Don’t hesitate to ask for credentials, experience, and licenses. This information should be readily available from a reputable plumbing company. If they can’t provide it, then you should consider taking your business elsewhere.
5. What Are the Hourly or Flat Rates?
The first step in receiving an accurate quote is to learn your plumber’s service rate. Rates are either hourly or flat, depending on the service or the company’s policy. Flat rates are easier to determine and pose less risk to the customer. Since the plumber doesn’t charge for labor, you pay the same amount regardless of the time it takes to complete.
Hourly rates, on the other hand, can be a little trickier. You’ll receive a fixed price for parts, but if the job takes longer than expected, you pay more than initially estimated. It’s important to know how you’re being charged before work begins. Otherwise, you’ll may face some unexpected, unwanted surprises on your invoice.
6. How Much Will It Cost in Total?
Beyond the service rate, there may still be other charges and fees not included in your estimate. When you receive your quote, either over the phone or after an in-home consultation, be sure to ask if the quote includes parts, taxes, and allows for any additional issues that may come up. Ideally, your estimate should be conservative with the final total being less than the initial number, barring unforeseen expenses. As with any contract agreement, be sure to receive a detailed estimate in writing before starting work.
7. When Is Payment Required?
Equally important as how much you pay is when you pay. If your plumber insists on payment in full upon arrival, send him packing. At the very least, payment should not be required until work is complete. Many plumbing companies will also bill you for their work, giving you time before full remittance is required. Typically, a deposit is made after the first service visit and the rest is paid in a specified amount of time. Not all plumbing companies use the same system; be sure to check your plumber’s billing practices beforehand.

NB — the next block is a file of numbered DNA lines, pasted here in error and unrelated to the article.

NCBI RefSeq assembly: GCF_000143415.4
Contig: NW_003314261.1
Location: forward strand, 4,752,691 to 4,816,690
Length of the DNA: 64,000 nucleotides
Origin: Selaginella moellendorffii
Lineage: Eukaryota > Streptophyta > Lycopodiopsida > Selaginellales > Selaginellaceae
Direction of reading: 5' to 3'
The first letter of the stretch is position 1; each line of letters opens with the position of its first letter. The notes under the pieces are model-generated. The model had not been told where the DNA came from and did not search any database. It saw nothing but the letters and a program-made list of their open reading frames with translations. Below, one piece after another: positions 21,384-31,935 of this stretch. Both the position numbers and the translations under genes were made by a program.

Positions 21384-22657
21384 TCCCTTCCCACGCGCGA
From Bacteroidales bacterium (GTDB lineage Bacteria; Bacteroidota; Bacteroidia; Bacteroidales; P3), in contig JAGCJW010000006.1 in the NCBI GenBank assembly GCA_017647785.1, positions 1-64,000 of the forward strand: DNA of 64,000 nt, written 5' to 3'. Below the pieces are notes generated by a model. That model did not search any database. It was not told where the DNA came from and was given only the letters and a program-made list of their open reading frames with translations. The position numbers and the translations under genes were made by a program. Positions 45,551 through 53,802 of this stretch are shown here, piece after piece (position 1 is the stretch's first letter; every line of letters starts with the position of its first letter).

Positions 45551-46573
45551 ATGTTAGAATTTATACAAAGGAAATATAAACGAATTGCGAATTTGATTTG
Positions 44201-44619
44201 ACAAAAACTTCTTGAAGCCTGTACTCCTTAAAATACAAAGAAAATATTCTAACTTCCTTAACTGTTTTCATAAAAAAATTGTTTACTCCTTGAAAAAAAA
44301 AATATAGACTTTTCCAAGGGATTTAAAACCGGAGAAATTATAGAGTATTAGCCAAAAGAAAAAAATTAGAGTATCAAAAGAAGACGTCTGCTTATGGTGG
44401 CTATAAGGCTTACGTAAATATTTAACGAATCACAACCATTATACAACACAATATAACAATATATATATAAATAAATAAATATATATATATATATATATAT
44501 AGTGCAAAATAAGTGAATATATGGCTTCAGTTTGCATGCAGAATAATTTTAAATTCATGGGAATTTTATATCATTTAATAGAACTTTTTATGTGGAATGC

8. Are Warranties Available?
Finally, ask your plumber about any warranties offered. Should something break or the problems reoccur, you need to know whether you’re covered. Most companies offer some sort of warranty on their labor and materials, but terms vary. Be sure to receive any warranties in writing before signing the contract. Otherwise, if something does go wrong, you may be stuck with the bill.
Again, be wary of offers that seem too good to be true (because they often are), as well as companies that promise no guarantees. At the end of the day, you want to find a company with confidence in their services before allowing anyone to work on your home.
How to Avoid Plumbing Costs
The simplest way to avoid excess plumbing expenses is to limit the amount of work that needs to be done. Consolidate your issues into one project. For instance, a regularly clogged drain is indicative of a deeper, more systemic problem. Oftentimes fixing little problems as they arise is more costly than to tackle them all at once. Additionally, regular inspection and maintenance can reduce the likelihood of major problems.
When the next plumbing problem arises in your home, don’t panic. Although finding a reliable and reputable plumber is not always the easiest task, it’s manageable with a few simple questions. Once you’ve ruled out the bad seeds, you can feel better that you’re receiving trustworthy and experienced plumbing expertise at a fair price.